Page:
As a beautiful sun rose over the World Trade Organization’s lakeside headquarters in Geneva on June 17, 2022, exhausted delegates sealed a package of decisions and declarations that would give the beleaguered WTO new direction for the next couple of years.
Imagine. What if these viewing figures show where the WTO is heading?
By Peter Ungphakorn POSTED JUNE 21, 2022 | UPDATED SEPTEMBER 16, 2022
The World Trade Organization’s Ministerial Conference ended two days late on Friday morning (June 17, 2022), the concluding session pushed back by stamina-draining and sometimes chaotic round-the-clock haggling, drafting and redrafting.
And yet this was supposed to be a streamlined meeting. The important-sounding “plenary sessions” were scrapped, replaced by pre-recorded videos so that ministers and their delegations wouldn’t have to pop out of sessions on real substance to talk platitudes to a near-empty room.
“After the stars of the show have made their statements on the opening day — the host dignitary, director-general, guest speaker, ministers from the US, EU, and China — the plenaries retreat to a much smaller room for speeches by the rest of the ministers.
“Often the only delegates present are from the minister’s own team. The conference TV camera zooms in on the minister, leaving the empty seats invisible. Ministers may think they are making important statements for the record. No one else cares one jot, except perhaps the audience back home.”
Last week’s video statements can be watched by anyone with an internet connection and a phone or computer, anywhere in the world.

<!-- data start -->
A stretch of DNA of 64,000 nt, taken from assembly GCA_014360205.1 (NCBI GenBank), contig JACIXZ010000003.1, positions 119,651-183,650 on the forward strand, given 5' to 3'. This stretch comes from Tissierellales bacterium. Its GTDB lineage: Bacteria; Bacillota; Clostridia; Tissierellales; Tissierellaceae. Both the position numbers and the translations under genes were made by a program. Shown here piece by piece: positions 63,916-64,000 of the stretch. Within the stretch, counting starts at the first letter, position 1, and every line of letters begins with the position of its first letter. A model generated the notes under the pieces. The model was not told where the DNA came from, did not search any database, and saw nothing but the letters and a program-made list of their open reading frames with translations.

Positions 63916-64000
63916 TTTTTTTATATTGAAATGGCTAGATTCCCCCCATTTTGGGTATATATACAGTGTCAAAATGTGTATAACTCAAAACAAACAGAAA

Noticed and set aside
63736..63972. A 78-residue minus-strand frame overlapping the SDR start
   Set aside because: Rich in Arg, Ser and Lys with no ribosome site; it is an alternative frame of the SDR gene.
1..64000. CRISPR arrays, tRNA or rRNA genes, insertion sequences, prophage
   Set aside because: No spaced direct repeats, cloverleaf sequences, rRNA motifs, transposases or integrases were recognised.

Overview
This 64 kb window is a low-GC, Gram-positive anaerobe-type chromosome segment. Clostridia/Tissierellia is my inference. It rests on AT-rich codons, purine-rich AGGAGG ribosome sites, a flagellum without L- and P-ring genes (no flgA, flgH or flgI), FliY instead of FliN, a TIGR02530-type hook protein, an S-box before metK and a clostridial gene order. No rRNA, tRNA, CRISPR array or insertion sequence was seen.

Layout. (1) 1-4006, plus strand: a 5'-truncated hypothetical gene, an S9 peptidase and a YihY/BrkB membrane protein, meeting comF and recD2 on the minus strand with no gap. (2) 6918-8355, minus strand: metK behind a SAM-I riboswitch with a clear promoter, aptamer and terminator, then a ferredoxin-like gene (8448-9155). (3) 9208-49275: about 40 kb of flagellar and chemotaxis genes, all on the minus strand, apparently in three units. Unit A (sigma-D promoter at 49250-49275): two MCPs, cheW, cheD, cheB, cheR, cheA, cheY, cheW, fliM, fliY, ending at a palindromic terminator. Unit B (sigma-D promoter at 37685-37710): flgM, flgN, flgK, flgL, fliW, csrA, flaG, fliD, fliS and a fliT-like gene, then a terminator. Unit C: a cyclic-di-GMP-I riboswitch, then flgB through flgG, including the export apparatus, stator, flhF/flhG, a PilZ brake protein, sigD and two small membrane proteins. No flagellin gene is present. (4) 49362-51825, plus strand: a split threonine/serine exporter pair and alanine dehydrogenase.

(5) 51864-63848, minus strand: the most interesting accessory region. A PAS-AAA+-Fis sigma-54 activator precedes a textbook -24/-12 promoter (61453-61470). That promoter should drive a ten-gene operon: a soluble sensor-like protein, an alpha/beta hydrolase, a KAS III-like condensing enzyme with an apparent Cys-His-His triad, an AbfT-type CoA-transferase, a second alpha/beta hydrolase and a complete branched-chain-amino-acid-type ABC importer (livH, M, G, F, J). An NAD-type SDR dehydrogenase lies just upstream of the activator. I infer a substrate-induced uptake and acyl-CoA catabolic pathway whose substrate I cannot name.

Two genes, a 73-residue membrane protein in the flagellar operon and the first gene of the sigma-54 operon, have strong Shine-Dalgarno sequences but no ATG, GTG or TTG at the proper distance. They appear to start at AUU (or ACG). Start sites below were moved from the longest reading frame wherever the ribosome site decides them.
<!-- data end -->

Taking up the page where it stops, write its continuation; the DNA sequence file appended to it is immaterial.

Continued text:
Bearing in mind that in almost all cases the texts can be read without spending time on the videos, the viewing numbers of people all over the world are not really any bigger than the in-room audiences when the statements are delivered in person.
For example, how many watched the minister usually considered to be the most powerful in the WTO, US Trade Representative Katherine Tai?
Go on, have a guess.
By Monday afternoon (June 20, 2022), a week after the videos were posted, 252 people had watched Tai’s video.
Two hundred and fifty-two.
And Tai’s viewing figures were the third best out of all 150 statements.
She was beaten by Nepal (267) and, wait for it …
… Grenada, with a whopping 1,897.
Yes almost two thousand people, almost 10 times the number who watched Tai, watched the statement from Grenada.
Why? Grenada didn’t even send a minister.
The statement was delivered by its Ambassador, Extraordinary and Plenipotentiary, and Permanent Representative to the World Trade Organization, His Excellency Justin Sun.
How did he become Grenada’s ambassador to the WTO?
It’s a long story. A very long story. From China via South Korea to the US and on to various jurisdictions, mainly islands. You can read it all here.
This bit is relevant:
“Sun also announced he’s now Grenada’s ambassador to the World Trade Organization, where he says he’ll advocate for favourable cryptocurrency policy.
“Because of the new title, one of his senior employees issued proper guidance to workers on Slack for how to correctly refer to Sun as ‘his excellency.’ Former employees speculated the ambassadorship is a play for diplomatic immunity. But so far, he’s most notably used his public office to promote Tron.
“Sun met with Russia’s representative to the WTO after their military invaded Ukraine and tweeted, ‘We discussed humanitarian use case of how blockchain like Bitcoin/TRON can be implemented for Russian civilians who lack access to financial payment system.’ The tweet was later deleted.